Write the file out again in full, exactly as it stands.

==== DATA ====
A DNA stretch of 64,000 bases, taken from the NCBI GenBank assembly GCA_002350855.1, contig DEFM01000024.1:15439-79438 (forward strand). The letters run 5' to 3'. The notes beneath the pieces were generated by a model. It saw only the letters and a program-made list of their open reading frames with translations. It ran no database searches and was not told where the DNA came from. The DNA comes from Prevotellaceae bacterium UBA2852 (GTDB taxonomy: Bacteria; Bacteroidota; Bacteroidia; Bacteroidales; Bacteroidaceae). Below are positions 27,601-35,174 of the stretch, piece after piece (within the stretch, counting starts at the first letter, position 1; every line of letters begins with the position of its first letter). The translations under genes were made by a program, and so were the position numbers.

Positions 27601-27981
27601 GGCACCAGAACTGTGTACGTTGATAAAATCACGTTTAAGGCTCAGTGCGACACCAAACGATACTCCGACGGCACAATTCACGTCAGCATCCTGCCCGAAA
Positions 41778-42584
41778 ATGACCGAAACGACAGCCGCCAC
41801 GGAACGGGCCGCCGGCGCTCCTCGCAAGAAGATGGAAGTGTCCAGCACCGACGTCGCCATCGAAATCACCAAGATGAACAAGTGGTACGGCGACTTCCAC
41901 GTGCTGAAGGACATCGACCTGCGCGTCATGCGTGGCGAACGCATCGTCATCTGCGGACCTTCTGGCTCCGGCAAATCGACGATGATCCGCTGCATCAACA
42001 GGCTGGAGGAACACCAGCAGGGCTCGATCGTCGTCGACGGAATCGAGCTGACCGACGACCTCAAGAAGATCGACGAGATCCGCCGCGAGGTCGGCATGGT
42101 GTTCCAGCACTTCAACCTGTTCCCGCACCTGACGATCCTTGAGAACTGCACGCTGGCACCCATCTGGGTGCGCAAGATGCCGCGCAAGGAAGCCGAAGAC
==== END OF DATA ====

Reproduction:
A DNA stretch of 64,000 bases, taken from the NCBI GenBank assembly GCA_002350855.1, contig DEFM01000024.1:15439-79438 (forward strand). The letters run 5' to 3'. The notes beneath the pieces were generated by a model. It saw only the letters and a program-made list of their open reading frames with translations. It ran no database searches and was not told where the DNA came from. The DNA comes from Prevotellaceae bacterium UBA2852 (GTDB taxonomy: Bacteria; Bacteroidota; Bacteroidia; Bacteroidales; Bacteroidaceae). Below are positions 27,601-35,174 of the stretch, piece after piece (within the stretch, counting starts at the first letter, position 1; every line of letters begins with the position of its first letter). The translations under genes were made by a program, and so were the position numbers.

Positions 27601-27981
27601 GGCACCAGAACTGTGTACGTTGATAAAATCACGTTTAAGGCTCAGTGCGACACCAAACGATACTCCGACGGCACAATTCACGTCAGCATCCTGCCCGAAA
Positions 41778-42584
41778 ATGACCGAAACGACAGCCGCCAC
41801 GGAACGGGCCGCCGGCGCTCCTCGCAAGAAGATGGAAGTGTCCAGCACCGACGTCGCCATCGAAATCACCAAGATGAACAAGTGGTACGGCGACTTCCAC
41901 GTGCTGAAGGACATCGACCTGCGCGTCATGCGTGGCGAACGCATCGTCATCTGCGGACCTTCTGGCTCCGGCAAATCGACGATGATCCGCTGCATCAACA
42001 GGCTGGAGGAACACCAGCAGGGCTCGATCGTCGTCGACGGAATCGAGCTGACCGACGACCTCAAGAAGATCGACGAGATCCGCCGCGAGGTCGGCATGGT
42101 GTTCCAGCACTTCAACCTGTTCCCGCACCTGACGATCCTTGAGAACTGCACGCTGGCACCCATCTGGGTGCGCAAGATGCCGCGCAAGGAAGCCGAAGAC